Special Education During Covid-19 at SHS


A classroom with students, courtesy of unsplash.com

Hannah Levenson, Feature Editor

This year has resulted in many changes for Solon High School (SHS). Students have had to adapt to new ways of learning online via Google Classroom and Zoom, while others have also had to adapt to hybrid learning which requires mask wearing, frequent sanitation and social distancing. While general education students are no longer in the SHS building, the Immediate Reinforcement and Remediation (IRR) classrooms will remain open.

Special education students, like general education students, were given the choice between in-person learning or continuing with online school for this year. Students who chose to do in-person school returned in August to adjust to Covid precautions before general education returned. Special Education teacher at SHS Dina Weber, said that with online learning during last school year, she and her fellow colleagues did not have any hands-on interaction with students. 

“We had to learn how to completely learn how to do everything differently and how to get hands-on resources to students virtually,” Weber said, referring to the initial shutdown in March. “We had to recreate [activities and resources].”

Weber said that online plans would struggle to work or fall apart due to the complex nature of the situation. In addition, some resources would not work on some students’ computers or the resource would get taken down from the internet. Special Education teacher Meghan Nye said that the computer alone caused issues for some of her students.

“Sometimes the computer can be overstimulating for a lot of our students,” Nye said. “You click one wrong thing, and you’re in the wrong place. Physical hands-on activities are the most beneficial, so to have that removed was very difficult.”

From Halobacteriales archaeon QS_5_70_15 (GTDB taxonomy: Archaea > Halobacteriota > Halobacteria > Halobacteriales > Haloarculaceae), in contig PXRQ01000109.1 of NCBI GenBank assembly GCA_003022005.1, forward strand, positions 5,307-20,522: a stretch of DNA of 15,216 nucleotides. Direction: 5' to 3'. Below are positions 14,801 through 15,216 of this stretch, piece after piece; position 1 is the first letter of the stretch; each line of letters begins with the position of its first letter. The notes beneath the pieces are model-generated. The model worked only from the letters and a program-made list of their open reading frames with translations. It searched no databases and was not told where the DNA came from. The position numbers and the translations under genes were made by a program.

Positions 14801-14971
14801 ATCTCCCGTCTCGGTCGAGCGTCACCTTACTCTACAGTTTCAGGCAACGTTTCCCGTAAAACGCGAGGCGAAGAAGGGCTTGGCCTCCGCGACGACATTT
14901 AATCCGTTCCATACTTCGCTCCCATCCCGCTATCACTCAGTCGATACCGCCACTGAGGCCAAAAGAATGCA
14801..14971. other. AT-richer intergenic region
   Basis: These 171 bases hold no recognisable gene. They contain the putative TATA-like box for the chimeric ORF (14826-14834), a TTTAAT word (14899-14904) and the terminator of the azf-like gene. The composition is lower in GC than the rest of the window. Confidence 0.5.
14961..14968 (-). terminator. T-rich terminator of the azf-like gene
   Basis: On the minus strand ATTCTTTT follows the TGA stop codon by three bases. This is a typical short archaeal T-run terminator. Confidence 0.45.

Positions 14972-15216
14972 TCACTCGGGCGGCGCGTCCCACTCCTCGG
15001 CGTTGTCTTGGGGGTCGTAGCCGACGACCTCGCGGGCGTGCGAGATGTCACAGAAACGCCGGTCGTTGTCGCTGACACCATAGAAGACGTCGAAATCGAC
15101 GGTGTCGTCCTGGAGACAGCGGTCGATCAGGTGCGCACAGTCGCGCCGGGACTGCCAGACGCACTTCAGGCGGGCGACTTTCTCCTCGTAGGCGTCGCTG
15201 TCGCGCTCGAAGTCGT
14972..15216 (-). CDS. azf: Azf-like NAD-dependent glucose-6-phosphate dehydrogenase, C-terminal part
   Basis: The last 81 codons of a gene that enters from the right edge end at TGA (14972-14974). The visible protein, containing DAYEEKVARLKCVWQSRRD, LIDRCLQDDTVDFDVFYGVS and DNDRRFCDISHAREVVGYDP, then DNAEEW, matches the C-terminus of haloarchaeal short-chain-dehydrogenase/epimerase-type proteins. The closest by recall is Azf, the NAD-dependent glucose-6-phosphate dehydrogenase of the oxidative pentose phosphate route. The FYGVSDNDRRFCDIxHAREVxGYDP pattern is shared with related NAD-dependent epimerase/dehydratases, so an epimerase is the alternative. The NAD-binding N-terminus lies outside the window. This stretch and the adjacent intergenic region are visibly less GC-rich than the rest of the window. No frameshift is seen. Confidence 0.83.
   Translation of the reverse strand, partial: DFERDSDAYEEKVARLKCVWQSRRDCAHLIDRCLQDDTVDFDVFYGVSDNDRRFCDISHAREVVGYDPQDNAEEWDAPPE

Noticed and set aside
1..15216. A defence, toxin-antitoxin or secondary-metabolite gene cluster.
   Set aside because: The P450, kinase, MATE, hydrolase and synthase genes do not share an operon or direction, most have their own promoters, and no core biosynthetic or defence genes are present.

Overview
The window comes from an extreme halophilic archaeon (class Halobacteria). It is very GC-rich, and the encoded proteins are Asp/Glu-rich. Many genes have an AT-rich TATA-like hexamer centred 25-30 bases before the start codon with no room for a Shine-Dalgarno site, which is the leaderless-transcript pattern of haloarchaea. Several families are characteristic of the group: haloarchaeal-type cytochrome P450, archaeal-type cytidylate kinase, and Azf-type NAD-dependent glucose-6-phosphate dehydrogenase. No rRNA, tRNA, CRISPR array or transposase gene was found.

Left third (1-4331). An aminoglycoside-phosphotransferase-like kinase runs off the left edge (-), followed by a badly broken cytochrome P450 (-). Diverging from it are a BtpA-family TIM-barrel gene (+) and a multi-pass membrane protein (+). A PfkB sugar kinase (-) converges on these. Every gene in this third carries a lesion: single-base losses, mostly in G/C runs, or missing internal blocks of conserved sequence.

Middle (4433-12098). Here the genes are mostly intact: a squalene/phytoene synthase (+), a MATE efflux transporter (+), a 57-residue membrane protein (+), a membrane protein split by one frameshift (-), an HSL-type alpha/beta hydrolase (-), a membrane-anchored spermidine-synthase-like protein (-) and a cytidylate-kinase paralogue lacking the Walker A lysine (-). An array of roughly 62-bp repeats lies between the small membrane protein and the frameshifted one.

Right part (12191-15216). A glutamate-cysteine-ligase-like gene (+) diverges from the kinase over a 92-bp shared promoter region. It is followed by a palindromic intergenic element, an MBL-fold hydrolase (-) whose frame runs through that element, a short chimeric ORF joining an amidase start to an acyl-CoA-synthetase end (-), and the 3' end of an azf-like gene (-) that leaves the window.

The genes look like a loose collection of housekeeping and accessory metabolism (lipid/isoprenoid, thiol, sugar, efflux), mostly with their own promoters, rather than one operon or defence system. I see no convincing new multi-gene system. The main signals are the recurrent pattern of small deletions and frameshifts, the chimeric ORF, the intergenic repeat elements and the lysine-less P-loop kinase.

Weber and Nye, who share an IRR classroom with a handful of students who require constant supervision, agreed that returning to school was beneficial to their students because in-person learning is the best method for their students and so they could teach and have their students learn to wear personal protection equipment (PPE), proper sanitation and to social distance.

“We were just practicing all of those skills to maintain their safety,” Nye said. “How do we wash our hands really thoroughly? We have been talking about this, but now we can actually physically do it with them. How do you sanitize your hands safely? We’ve talked about it, we’ve watched videos virtually, we have sent home social stories, but now we actually get to do the practice of it.”

Nye also said that teaching self-advocacy skills are crucial in order to help students when they are feeling overwhelmed. Teaching self-advocacy phrases for needing a break or being mad about certain things that can no longer be done is helpful for both the student and teachers to adjust to the new way of learning and when a moment to pause is needed.

The Bungalow café, which was run by the special education students to teach skills to prepare for the workplace and social situations, is closed this year. In order to compensate for the disbanded Bungalow café, the traveling café was put in place for the 2020-2021 school year, as well as new jobs in the classroom and around the building. Field trips that special education students took in previous years are now virtually simulated. In addition, IRR classrooms have lost their peer leaders for in-person school.

Assistant Principal Erica Kosiorek said students who have Individualized Education Program (IEP), are still receiving necessary minutes with interventionalists and therapists, even if for some students the time is online. Kosiorek also said that having general education back in the SHS building is beneficial to special education students as well

“[Special education students] get to have more interaction with students because there are more students in the building who had a peer leader,”  Kosiorek said in an interview conducted before the shutdown of general education. “Now [general education students] can come into the classroom and work with the kids in-person versus over the computer.”

For the majority of people in this world, the future is uncertain. Even as some special education classrooms in other Solon schools are being shut down due to possible contaminations, Weber, Nye and Kosiorek agree that taking one day at a time gives the best positive outlook for themselves and their students at SHS.